If we’re not providing person-centred care then what on earth are we doing?

25 June 2015

Alf Collins

Alf Collins is a doctor, commissioner, and OnlyWan Clinical Associate specialising in person-centred care. He spoke to us about why embedding person-centred care must be at the core of system change in the NHS. We discussed how it can feed in to each of the layers of action recommended in the OnlyWan’s latest report Shaping the future: active cost management, improving quality and efficiency, rolling out new ways of delivering care, focusing on population health, and supporting scientific discovery, technology and skills.

Our health system isn’t anywhere near as person-centred as it might think.

It’s not just workforce behaviour, the whole system isn’t currently set up to deliver person-centred care. Up until now we’ve been a reactive system that treats ill people. I think we want to be a proactive system that supports people to keep well.

When it comes to system change we’re still thinking about things the wrong way round.

For instance one of the main success criteria for many integrated care programmes is to ‘reduce hospital admissions’. But that’s a system-centric measure. Why not turn it around and say we want integrated systems to support people with long-term conditions to manage their own health at home? That’s a very different way of looking at how to put the system together.

There are barriers to person-centred care across the system.

There’s a lack of knowledge at local level. As you go up to policy level, a lack of clarity and understanding, and a lack of consistency... we get a confused mass of policies, many system-centric, some person-centric, but actually delivering them together locally is a hell of a job. We also have a terribly confused measurement system.

What I’m noticing in my local economy is people are still struggling to figure out what we’re trying to achieve.

The government can help by leading on the big picture of how the system needs to change to support person-centred care. How do we measure the big outcomes the whole system is trying to achieve like quality of life? A bit more clarity might help unleash local energy and momentum to really move things forward.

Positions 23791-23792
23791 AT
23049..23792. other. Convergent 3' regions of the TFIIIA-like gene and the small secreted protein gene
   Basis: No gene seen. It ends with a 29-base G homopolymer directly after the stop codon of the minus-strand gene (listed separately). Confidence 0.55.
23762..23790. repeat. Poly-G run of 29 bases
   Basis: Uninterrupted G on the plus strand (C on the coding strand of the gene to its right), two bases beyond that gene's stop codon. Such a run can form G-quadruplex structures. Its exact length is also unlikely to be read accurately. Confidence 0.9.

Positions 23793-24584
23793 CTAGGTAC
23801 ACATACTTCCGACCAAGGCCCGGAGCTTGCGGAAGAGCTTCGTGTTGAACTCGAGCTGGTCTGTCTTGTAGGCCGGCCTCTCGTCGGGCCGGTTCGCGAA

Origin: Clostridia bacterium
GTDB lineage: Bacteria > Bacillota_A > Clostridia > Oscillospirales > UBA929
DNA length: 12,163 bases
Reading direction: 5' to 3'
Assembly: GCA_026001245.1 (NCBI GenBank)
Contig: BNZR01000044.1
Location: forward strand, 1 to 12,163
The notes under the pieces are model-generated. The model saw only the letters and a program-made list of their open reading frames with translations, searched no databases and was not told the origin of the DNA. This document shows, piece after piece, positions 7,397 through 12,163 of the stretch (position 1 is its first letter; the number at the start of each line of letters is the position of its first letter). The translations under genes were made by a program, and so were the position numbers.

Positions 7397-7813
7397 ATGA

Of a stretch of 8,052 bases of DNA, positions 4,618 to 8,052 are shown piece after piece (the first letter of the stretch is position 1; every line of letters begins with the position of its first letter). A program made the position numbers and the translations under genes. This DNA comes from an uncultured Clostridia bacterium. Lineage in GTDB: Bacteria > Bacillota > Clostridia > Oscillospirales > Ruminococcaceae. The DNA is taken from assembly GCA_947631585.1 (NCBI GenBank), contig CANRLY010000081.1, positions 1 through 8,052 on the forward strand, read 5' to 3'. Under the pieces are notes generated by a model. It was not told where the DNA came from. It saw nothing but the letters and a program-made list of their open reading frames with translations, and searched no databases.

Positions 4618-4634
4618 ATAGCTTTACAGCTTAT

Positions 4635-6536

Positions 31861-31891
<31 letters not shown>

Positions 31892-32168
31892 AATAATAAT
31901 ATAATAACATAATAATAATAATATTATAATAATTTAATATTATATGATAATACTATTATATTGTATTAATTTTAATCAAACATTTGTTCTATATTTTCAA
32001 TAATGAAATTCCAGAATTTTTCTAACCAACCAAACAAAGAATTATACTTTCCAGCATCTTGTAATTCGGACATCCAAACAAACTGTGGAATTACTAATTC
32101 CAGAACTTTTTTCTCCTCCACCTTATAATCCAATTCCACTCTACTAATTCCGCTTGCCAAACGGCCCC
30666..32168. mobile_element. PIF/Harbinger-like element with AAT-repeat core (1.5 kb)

If we put people first and invest in community and prevention, then health care costs will come down.

Nesta’s predicts £5bn a year cost savings, and the agrees it can significantly reduce costs. But the evidence is still perhaps not as compelling as some might wish, hence the need for the the OnlyWan and NESTA are leading.

Person-centred care is both a means to an end and an end in itself.

People who participate in managing their own health have high levels of satisfaction, they also have better outcomes and a safer experience.

I’m really interested in the vanguards, but it’s really important that they focus on their physiology rather than their anatomy.

My anxiety is they’ll get caught up in integrating finances and merging providers, rather than focusing on the end goal. How many, for instance, are integrating their systems at a financial and structural level in order to build ? Wouldn’t that be a wonderful way of looking at it?

There’s evidence to suggest that encouraging people to self manage their long-term conditions does have a knock on effect on other areas of their health and wellbeing.

The Co-creating health programme for instance, clearly showed that many techniques are transferable across different conditions. When it comes to population health, I think we need to broaden our thinking beyond just public health. We need to think about what quality looks like at population level for particular groups, for instance people with diabetes in a certain area... and then provide high value person-centred care for that population of people.

I have this nagging suspicion that mobile technologies are going to bring us something big.

Scientific discovery in health care is still very much focused on individual treatment, but I agree with the OnlyWan that we need to think much more about using it to improve population health and systems. Surely, with big players like Apple and Google involved, there’ll be some breakthrough stuff over the next five years.

We tolerate some pretty shoddy statistics at the moment.

Only 5% of people with a long-term condition have a written care plan. Only 56% of people say that they feel as involved as they’d like to be in decisions about their care. If that many people were having their cancers missed, that would be a national disgrace. We all know there have been too many targets over the years but I do think some measures are needed. Medicine is OnlyWan talks about a balanced approach to bringing about change with more proactive and people-focused support. It’s walking a tightrope, but if all three approaches are pulled together into a comprehensive and coherent strategy it could be made to work.

I still find it astonishing that we have to argue the case for person-centred care in the 21st century.

When I talk to friends outside the health system, they can’t believe we’re not doing it already. It seems so obvious. It’s like needing to say that school is there to educate children. If we’re not providing person-centred care to a high standard then what on earth are we doing actually?

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